State officials who announced the potential closure of 38 “priority” schools across the state are now visiting those schools. The schools on this list scored in the bottom 5% on state standardized tests for three consecutive years.
They’ll be in Kalamazoo this week.
A couple of weeks ago parents at two elementary schools in Kalamazoo got a letter in the mail from the School Reform Office. It said their kid’s school might close.
Superintendent Michael Rice says the state did not warn them the letter had gone out.
“I will tell you that simply the suggestion of this, the presence on a list, is disruptive to our children and families,” Rice said.
Rice recognizes the schools need to do better. But he thinks local school boards should decide if a school should close, not the state.
“It seems a little backwards, charitably, to make a determination about school closure and then do a site visit,” he said.
The School Reform Office will determine if kids at the schools slated for closure have adequate options nearby. These “unreasonable hardship” reviews are underway and will continue for the next few week, according to a state spokesperson.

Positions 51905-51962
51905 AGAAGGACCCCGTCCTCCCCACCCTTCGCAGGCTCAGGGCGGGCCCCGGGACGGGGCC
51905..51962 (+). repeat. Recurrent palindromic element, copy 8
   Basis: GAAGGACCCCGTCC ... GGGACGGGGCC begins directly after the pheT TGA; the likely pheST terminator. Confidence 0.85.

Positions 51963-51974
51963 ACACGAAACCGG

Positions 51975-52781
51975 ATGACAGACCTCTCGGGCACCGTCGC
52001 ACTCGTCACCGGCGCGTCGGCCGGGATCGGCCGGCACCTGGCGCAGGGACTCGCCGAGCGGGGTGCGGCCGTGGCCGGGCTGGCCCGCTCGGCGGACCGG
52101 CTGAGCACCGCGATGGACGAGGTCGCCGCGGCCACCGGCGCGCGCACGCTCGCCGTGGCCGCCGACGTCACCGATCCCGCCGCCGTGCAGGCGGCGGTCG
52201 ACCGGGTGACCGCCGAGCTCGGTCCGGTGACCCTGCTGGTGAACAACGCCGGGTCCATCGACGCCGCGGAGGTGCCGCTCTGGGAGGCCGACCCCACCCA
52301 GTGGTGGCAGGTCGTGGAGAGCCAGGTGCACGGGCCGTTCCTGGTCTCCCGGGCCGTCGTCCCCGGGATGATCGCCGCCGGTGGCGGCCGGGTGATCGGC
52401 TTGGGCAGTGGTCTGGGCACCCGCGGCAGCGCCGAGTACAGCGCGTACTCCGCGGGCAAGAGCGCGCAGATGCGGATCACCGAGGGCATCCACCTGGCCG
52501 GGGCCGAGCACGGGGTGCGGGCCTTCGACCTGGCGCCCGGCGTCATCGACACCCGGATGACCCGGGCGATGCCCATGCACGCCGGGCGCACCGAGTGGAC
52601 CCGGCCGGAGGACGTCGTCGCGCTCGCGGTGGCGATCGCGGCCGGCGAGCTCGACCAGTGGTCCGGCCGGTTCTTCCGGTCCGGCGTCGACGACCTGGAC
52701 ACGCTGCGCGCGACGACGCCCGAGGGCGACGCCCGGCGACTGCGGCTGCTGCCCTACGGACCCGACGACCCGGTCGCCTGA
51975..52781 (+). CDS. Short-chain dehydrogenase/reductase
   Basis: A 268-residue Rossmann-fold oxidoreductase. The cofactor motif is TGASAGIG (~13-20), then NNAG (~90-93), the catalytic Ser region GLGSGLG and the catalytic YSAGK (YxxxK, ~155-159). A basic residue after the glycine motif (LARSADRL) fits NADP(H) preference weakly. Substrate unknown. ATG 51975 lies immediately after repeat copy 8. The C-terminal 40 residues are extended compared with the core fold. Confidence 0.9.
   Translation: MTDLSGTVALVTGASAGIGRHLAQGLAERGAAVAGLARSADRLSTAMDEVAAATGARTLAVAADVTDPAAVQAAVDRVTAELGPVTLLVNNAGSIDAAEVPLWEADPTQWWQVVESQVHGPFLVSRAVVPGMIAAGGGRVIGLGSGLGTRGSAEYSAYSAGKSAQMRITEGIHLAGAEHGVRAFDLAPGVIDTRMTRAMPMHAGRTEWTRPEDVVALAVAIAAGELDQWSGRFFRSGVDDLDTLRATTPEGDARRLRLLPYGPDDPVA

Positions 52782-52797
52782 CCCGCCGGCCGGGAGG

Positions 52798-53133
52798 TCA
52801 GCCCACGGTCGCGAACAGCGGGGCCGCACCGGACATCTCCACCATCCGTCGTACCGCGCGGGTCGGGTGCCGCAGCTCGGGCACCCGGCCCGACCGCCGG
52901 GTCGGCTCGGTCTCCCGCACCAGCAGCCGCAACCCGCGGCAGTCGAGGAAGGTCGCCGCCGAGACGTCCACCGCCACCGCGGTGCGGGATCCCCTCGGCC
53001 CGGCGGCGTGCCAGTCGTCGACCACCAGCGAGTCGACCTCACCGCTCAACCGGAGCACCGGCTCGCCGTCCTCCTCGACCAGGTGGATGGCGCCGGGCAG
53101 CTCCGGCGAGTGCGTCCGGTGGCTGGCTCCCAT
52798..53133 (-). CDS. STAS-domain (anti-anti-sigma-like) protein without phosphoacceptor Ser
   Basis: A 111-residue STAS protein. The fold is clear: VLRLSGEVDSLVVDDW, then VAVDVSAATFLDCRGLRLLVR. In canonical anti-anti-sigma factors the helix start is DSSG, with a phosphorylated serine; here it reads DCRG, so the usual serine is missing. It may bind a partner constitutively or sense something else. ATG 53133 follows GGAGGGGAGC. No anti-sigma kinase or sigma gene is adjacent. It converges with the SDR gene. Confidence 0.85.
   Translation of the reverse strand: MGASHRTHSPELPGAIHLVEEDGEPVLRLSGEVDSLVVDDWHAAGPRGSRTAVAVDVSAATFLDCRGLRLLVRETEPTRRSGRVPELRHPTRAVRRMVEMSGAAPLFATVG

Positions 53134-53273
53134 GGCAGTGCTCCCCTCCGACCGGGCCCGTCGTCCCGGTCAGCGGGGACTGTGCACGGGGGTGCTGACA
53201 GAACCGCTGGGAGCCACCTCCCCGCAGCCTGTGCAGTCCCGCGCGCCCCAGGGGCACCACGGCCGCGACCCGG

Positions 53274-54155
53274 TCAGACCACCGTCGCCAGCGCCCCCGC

Other state officials will check out the school buildings to see what kind of physical shape they're in.
By March, they'll recommend to the Governor’s office which schools to close.
The School Reform Office has taken a more aggressive stance toward dealing with "priority" schools since Gov. Snyder removed the SRO from the Michigan Department of Education last year. That moves put the Office now under his direct control.
Meanwhile, there's Republican-backed legislation in the state senate to repeal the law that allows the state to close failing schools.